Emma Carus defined what a variety singer was at the turn at the 20th century. Her vocal artistry had been honed in vaudeville, traversing North America from her native California to the Roof Gardens of Manhattan in 1894-95. Her performances married novelty with sincerity; the novelty dimension, a freakishly low end to her range that prompted some to bill her "the female baritone" early in her career, never ceased to amaze auditors. Yet her sassy, good humored way with a song enabled amazement to give way to sympathy. Her aspirations to artistry were most apparent in her campaign to have publicists refer to her as the "Young Melba" in the mid 1890s.
While a headliner at the vaudeville and burlesque theaters by 1897, Carus perfected the blues ballad as a stage form, and her ability to inflect these narratives with feeling became legendary among vaudevillians, as a model for emulation. Yet she was canny enough a performer to realize that different audiences filled the theatres each evening, and that she had to diversify her skills. She became a talented eccentric dancer, and when the coon song craze hit in the late 1890s, she seized upon it without embarrassment.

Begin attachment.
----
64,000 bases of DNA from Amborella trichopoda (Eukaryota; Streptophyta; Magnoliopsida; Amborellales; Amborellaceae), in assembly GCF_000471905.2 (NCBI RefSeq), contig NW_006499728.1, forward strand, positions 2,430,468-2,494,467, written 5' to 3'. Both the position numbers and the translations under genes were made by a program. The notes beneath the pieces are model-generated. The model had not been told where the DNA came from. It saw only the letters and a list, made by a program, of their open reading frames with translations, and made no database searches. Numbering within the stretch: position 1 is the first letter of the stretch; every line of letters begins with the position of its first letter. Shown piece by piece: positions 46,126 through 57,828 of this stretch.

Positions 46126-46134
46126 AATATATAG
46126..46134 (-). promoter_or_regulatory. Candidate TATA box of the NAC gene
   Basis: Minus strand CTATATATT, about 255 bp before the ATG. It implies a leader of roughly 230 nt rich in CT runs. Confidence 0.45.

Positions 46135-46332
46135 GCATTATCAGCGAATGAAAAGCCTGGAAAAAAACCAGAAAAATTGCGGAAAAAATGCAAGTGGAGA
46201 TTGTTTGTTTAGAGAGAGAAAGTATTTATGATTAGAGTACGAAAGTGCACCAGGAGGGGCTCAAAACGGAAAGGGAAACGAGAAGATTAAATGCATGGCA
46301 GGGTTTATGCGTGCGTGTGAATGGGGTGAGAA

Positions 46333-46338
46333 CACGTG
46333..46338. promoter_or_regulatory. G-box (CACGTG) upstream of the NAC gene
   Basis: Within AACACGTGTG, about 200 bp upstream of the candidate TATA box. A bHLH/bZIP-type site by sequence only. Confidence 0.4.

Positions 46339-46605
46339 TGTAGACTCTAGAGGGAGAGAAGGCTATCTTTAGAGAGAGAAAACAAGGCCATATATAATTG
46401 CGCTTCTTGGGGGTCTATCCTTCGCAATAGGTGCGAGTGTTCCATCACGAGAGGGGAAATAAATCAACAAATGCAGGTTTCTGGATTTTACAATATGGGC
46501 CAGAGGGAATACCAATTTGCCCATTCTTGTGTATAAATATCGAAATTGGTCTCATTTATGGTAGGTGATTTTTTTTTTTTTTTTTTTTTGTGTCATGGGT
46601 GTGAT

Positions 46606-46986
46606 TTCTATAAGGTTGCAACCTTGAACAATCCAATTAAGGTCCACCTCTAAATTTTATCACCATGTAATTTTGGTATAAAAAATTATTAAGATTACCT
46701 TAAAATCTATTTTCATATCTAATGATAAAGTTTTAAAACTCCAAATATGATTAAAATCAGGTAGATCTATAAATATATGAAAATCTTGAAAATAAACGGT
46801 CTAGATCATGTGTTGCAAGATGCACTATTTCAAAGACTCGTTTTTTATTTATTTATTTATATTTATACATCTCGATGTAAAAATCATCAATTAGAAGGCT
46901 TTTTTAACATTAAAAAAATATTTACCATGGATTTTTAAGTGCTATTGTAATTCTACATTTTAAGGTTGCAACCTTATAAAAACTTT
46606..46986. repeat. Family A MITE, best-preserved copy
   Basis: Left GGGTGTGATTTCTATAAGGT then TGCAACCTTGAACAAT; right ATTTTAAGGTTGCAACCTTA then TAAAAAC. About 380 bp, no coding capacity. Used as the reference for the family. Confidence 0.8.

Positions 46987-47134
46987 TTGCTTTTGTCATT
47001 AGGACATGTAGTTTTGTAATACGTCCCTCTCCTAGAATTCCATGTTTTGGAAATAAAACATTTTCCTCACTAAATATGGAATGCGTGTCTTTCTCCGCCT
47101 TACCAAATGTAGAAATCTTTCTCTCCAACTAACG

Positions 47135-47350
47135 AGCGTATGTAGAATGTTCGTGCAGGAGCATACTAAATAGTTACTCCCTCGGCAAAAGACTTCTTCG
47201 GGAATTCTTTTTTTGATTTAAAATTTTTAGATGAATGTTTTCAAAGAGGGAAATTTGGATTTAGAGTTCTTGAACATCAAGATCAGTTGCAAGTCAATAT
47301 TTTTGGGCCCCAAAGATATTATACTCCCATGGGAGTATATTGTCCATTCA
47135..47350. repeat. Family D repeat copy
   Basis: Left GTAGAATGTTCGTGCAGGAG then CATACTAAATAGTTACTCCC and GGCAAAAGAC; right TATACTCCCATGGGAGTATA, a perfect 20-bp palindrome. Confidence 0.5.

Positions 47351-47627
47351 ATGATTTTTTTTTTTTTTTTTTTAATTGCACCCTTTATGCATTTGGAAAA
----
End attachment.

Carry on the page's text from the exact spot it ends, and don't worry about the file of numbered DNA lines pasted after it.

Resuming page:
Young Eva Tanguay noted Carus' success and began her boisterous way on the stage after the more unbuttoned passages of Carus' act. While she appeared on Broadway relatively frequently in hybrid burlesque-musical shows, Carus' apotheosis as a performer took place in the first of the Ziegfeld Follies in 1907, when she starred as the prima donna. David S. Shields/ALS